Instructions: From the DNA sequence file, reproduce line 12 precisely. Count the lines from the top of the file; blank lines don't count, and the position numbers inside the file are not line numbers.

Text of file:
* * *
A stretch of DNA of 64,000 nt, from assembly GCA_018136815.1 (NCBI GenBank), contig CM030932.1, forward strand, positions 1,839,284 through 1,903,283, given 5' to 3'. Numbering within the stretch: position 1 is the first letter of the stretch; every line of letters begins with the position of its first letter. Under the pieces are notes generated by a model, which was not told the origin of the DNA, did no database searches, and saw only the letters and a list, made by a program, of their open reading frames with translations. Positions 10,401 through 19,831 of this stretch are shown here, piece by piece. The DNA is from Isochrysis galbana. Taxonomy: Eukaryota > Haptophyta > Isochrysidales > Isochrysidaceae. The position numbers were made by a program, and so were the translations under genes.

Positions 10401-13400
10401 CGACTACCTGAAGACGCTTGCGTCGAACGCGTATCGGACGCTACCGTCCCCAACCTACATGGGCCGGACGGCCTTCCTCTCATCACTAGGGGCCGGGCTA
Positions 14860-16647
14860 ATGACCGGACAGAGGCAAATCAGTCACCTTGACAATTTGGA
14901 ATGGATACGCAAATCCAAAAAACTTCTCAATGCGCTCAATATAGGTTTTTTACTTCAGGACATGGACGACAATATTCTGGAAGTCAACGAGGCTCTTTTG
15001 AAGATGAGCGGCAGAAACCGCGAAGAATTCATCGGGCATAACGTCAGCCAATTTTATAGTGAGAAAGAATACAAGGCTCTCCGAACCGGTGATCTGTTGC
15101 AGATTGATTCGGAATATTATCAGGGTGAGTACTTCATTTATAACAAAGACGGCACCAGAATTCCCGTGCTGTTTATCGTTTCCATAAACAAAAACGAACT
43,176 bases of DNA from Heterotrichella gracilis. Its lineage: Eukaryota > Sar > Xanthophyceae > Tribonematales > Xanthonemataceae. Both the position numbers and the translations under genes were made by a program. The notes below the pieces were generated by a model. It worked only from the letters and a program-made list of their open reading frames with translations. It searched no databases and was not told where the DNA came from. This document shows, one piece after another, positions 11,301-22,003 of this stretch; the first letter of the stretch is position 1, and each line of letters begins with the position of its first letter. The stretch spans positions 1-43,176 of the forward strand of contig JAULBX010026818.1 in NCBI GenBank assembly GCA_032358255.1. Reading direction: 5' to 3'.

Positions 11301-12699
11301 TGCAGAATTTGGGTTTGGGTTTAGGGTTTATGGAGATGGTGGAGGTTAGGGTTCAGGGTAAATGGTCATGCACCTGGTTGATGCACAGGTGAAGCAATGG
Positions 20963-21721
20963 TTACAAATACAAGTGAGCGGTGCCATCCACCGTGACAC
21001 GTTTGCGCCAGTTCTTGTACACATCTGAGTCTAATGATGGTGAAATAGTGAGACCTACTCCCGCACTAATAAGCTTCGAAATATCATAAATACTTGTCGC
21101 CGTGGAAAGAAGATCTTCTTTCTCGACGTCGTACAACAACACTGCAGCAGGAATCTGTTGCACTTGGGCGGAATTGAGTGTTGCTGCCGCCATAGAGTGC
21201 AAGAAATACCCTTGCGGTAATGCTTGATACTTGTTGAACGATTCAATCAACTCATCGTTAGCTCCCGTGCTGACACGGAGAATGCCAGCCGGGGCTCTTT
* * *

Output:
Positions 20963-21721